4. I dropped off a book at my local Little Free Library, and later took one which I gifted to a friend, I made dinner from scratch when all I really wanted was to get takeout, (please note that this is a daily struggle) I packed leftovers for work lunches, I bought two Container Store organizing bins at Goodwill, which I then used to organize my kitchen towels/rags, (weirdly excited about this one as they fit perfectly into my narrow pantry and utilize the vertical space in a way that the previous bin didn’t) and I’m getting a free beveled-glass full-length mirror from my friend Lise.

  5. I didn’t buy a Lear Jet or a vulgar gold-plated apartment in the sky.

Now your turn. What frugal things have you been up to?

Katy Wolk-Stanley    

“Use it up, wear it out, make it do or do without.”

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{ 110 comments }

Five Frugal Things

by Katy on February 14, 2019 · 118 comments

  1. I sold a vintage Griswold popover pan on eBay, as well as a pair of Nike sample shoes. (Nike is a local company for us Oregonians, so speciality items hit the thrift shops pretty frequently.) I also renewed a couple of Facebook Marketplace listings, although I doubt that they’ll sell anytime soon as they’re warm weather items. (A bike, a lawn mower and bike rack.) I worked a 12-hour hospital shift and have two more scheduled this week, although one is just a mandatory on-call shift.

    I was able to transfer a couple thousand dollars into my son’s college account, as the next payment is due at the beginning of April, which is just around the corner. March is a five-paycheck month, as my husband and I get paid on alternate Fridays. I cherish these months.

  2. I picked up a few more items to sell on eBay, including some Pyrex ware, a vintage handmade cribbage board, a Furby and a set of educational anatomy flash cards. I’m trying to only sell things I can make at least $20 from. Plus I only want to spend a couple of bucks on anything that I buy for resale. Not smart to spend $30 to make $50 or $2 to make $8.

  3. I arranged for a review copy of Gretchen Rubin’s latest book, as well as an extra for a blog giveaway. It’s called Outer Order, Inner Calm, and I’m more than a little excited to dive into it, as Gretchen’s writing is always in depth yet focused and concise. I know the book will provide both inspiration and researched backed data. A lethal combination!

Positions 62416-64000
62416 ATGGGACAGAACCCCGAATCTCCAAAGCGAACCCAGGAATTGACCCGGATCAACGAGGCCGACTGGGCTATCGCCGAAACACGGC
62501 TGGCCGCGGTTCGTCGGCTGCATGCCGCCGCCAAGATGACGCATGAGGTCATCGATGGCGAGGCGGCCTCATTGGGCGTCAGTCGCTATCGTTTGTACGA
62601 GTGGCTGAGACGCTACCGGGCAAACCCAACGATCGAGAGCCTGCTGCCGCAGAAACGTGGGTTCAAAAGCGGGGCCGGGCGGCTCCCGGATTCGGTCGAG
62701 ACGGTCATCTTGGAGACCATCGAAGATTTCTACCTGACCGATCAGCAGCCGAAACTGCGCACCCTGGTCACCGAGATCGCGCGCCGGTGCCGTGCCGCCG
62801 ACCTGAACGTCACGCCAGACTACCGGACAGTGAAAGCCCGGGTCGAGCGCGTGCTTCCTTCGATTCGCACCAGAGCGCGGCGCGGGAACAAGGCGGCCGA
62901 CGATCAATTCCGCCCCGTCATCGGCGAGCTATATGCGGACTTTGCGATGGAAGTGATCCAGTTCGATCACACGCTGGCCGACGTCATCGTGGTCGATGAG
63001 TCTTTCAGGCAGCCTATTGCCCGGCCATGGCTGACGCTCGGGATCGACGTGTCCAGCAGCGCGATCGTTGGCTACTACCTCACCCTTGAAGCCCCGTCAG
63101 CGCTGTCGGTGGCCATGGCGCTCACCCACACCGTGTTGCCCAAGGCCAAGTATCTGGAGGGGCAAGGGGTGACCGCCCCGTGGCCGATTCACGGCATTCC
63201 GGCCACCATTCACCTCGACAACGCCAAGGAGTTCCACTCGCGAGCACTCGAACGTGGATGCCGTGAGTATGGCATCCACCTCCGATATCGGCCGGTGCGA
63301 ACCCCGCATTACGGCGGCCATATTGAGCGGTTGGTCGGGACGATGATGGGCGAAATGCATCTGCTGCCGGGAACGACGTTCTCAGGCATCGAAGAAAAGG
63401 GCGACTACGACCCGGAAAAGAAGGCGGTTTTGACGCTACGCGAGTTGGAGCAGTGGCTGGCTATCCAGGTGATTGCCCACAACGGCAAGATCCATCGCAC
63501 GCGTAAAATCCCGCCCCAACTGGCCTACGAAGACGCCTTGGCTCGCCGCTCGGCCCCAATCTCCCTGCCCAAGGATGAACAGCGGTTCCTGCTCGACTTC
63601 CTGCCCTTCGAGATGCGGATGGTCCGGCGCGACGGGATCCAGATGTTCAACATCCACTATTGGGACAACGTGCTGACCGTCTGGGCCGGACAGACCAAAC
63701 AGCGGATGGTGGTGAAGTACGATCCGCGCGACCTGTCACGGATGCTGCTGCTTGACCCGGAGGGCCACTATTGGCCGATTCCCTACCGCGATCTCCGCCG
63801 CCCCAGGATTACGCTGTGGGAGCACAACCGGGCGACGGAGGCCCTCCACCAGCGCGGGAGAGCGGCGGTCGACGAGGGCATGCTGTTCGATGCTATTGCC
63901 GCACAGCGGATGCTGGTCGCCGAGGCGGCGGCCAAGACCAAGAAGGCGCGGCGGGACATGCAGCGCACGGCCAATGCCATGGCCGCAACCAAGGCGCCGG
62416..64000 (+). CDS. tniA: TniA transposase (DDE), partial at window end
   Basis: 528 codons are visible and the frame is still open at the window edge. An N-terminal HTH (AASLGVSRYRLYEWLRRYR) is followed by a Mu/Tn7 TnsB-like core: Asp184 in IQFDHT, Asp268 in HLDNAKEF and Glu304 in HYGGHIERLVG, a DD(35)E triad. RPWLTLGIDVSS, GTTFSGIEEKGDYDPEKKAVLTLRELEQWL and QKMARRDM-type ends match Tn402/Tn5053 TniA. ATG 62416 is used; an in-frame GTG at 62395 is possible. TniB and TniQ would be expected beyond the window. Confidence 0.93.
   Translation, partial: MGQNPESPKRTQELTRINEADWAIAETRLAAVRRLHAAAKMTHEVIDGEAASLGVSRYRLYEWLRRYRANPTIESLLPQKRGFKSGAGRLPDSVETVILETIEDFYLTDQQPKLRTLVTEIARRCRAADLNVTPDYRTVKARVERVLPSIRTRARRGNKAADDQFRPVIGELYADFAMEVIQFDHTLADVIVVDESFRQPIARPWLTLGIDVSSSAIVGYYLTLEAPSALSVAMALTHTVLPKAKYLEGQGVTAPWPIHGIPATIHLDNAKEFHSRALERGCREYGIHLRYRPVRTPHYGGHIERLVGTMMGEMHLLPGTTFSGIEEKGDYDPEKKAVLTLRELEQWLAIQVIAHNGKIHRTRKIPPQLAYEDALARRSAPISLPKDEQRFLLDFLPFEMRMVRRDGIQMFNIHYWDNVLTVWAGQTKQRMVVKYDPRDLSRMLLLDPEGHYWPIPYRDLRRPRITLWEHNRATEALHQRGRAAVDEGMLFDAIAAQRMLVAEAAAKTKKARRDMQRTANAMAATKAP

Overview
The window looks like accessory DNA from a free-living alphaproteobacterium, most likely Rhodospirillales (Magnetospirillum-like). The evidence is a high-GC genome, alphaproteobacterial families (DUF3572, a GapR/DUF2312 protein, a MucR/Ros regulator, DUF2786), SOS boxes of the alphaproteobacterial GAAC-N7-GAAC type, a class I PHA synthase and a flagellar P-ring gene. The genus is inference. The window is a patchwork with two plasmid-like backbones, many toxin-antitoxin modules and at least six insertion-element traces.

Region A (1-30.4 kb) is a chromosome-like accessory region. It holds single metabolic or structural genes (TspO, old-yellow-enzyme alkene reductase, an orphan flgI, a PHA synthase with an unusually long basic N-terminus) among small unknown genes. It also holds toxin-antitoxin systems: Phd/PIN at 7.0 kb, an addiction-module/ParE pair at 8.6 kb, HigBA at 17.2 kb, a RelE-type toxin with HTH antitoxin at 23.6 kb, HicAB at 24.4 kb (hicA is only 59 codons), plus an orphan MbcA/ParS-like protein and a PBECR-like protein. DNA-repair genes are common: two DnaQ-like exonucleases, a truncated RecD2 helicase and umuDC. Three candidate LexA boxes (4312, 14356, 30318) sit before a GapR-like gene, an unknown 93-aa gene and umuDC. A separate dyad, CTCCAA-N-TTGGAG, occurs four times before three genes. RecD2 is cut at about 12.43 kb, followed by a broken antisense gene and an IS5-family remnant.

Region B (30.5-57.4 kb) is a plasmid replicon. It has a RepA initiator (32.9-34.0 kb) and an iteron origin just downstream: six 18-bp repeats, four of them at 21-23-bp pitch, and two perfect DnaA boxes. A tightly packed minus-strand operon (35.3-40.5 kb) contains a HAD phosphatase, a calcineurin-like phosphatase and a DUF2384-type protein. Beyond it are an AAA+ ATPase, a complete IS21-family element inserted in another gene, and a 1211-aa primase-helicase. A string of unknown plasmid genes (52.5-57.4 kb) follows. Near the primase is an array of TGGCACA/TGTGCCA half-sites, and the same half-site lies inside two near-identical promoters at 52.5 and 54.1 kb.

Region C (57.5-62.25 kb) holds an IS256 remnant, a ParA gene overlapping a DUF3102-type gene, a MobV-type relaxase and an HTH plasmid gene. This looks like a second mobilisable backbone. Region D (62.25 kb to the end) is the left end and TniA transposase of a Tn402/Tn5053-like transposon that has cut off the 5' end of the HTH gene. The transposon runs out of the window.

4. I got a free 6-pack of McNuggets as our NBA team scored over 100 points, I brought leftover beef stew to work even though SOMEONE HAD PICKED OUT ALL THE BEEF CHUNKS, I took my son to Dollar Tree to pick up notebooks and coconut oil and didn’t succumb to any impulse purchases, (a Herculean feat!) I’m reading a library copy of Hooked: How to Build Habit-Forming Products by Nir Eyal, I sent out all my eBay items with second-hand packaging materials, I listened to the How to Money podcast while driving and I continue to wear thrifted clothing, sleep on thrifted sheets and sit on thrifted furniture.

  5. I didn’t buy a Lear Jet or a vulgar gold-plated apartment in the sky.

Now your turn. What frugal things have you been up to?

Katy Wolk-Stanley    

“Use it up, wear it out, make it do or do without.”

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{ 118 comments }

The following is a reprint of a previously published post. Enjoy!

My 15-year-old son and I just had a very interesting experience volunteering for his annual school auction. As a parent of a two high schoolers, I was surprised at how few people I recognized at a school event for a program my kids have been attending for 13 long years. (I guess I shouldn’t have been surprised, as it is the elementary school parents who make up the majority of involved parents.) We were at the event facility from 5 P.M. until 11 P.M. on Friday, and spent a good three hours of that time working as a busboy. (The public school support organization kept expenses down by not hiring wait staff.) We carried plates, scraped leftover food into the garbage and worked up a sweat in the process.

As much as I didn’t know the current cohort of grade school parents, they also didn’t know me. I think a lot of them assumed I was a simple cater-waiter. I would estimate that a quarter of them were very dismissive to my statement of “If you’re done with your plate, I can take it away” which I found to be very telling. They would barely respond to me, and were certainly not helpful in maybe grabbing their neighbor’s empty plate to lend a hand. By comparison, others would reach for plates that were out of my reach and then thank me.

I’ve heard that you can tell a lot about a person from how they treat waiters.

It got me thinking about how for a supposedly egalitarian society, The United States very much has societal levels that that are both glaring and subtle. The 99% vs. 1% has received a lot of attention over the past few years, but that 99% is split into endless categories. Race, education level, attractiveness and nationality all affect how we are perceived in this world. And as a white, generally attractive and well educated woman, it’s not part of my daily thinking.